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Puerto Rico Lawsuit Filed

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Puerto RicoAs investors watch and wonder what else can happen with the Puerto Rico closed-end funds, at least one lawsuit has been filed against the government of Puerto Rico. Meanwhile, experts warn that 2014 could be a bad year for investors, who have already reportedly lost a lot of money in the collapse of the Puerto Rico funds.

Morningstar (1/9/14) reports that a teacher’s association in Puerto Rico has filed a lawsuit against the government of Puerto Rico, alleging that changes to the teachers’ retirement system, brought about in response to the financial crisis, are unconstitutional. The pension plan was reportedly switched from a defined benefit plan to a defined contribution system. Morningstar notes that there were threats to downgrade the Puerto Rican bonds to junk status if something was not done to decrease public expenditures.

Teachers argue that the changes would have a huge negative impact on their retirement, including a dramatic decrease in retirement income. In addition to filing the lawsuit, the teachers also reportedly called for a 48-hour strike.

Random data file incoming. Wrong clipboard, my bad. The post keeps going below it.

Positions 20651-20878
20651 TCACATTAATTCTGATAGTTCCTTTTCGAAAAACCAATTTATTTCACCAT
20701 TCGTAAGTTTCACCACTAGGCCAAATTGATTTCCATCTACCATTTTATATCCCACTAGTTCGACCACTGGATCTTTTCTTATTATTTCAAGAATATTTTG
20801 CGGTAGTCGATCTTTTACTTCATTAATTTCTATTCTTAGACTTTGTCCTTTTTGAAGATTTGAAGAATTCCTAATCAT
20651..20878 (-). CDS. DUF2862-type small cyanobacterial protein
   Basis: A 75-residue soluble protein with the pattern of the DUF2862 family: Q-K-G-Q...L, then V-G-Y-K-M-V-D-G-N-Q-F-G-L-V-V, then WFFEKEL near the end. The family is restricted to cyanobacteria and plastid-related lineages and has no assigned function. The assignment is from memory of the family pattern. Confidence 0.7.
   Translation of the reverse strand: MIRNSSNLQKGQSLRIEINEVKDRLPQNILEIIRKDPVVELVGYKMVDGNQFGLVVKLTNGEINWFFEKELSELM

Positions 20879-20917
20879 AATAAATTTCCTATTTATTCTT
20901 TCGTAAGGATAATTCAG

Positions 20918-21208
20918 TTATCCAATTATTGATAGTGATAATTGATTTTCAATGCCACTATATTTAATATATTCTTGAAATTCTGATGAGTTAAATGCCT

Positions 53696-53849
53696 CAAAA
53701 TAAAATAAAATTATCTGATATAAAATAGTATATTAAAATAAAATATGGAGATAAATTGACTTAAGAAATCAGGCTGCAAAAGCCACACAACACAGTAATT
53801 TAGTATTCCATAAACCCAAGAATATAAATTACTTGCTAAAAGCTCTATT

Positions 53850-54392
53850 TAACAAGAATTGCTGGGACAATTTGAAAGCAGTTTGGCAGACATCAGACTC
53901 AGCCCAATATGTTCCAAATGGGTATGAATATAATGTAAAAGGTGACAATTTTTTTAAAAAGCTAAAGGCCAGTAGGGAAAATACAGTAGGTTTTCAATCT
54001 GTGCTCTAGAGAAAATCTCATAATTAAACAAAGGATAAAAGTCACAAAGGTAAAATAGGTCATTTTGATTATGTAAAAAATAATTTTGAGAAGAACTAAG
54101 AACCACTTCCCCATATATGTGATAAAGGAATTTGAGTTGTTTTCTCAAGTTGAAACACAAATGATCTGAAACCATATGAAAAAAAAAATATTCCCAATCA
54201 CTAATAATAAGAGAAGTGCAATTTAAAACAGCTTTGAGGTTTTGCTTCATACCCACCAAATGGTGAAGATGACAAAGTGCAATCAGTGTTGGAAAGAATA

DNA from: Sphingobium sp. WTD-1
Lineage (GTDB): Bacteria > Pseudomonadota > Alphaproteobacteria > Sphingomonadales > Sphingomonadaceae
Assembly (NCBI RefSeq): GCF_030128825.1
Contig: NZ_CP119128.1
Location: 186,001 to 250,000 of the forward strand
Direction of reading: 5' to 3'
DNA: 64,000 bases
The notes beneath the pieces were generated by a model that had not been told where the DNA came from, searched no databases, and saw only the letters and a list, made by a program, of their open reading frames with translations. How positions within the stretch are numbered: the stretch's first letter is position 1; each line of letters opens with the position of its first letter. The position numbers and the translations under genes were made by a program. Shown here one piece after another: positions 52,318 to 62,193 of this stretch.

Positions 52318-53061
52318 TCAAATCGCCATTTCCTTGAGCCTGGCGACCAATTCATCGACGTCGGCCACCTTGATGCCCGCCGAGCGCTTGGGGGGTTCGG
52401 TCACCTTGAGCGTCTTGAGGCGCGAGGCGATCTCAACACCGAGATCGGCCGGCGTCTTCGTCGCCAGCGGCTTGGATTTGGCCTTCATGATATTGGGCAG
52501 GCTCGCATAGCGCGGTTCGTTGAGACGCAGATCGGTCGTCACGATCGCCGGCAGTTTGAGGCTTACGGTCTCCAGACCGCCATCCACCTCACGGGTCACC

Individual investors also reportedly suffered dramatic losses when UBS Puerto Rico funds dropped in value - in some cases, allegedly losing half their value in two months. Although some may feel that is part of the risky nature of investing, at least some investors allege they were told the investments were safe, fixed investments in which the investor at the least would not lose their initial investment. Unfortunately for investors, however, certain closed-end funds were invested primarily in Puerto Rico government bonds.

Worse for those investors, because they were interested in safe, low-risk investments, they could not financially withstand heavy losses, meaning they may have been advised to invest in funds that were unsuitable for them, given their financial circumstances such as age, risk tolerance and income.

And, to make the situation worse, some investors may have been advised to borrow money from accounts holding the closed-end funds, putting those investors at risk of even higher losses.

Such investors would likely have to file a FINRA (Financial Industry Regulatory Authority) arbitration against UBS, because their contract with any brokerage firm would most likely have an arbitration agreement to solve disputes through FINRA.

(Article edited March 17, 2014, to reflect that the teachers' lawsuit was not in fact a bond lawsuit but a pension lawsuit.)


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TD Ameritrade bond trader and financial consultant coerced me to buy this type of bond which has lost severely since purchase.

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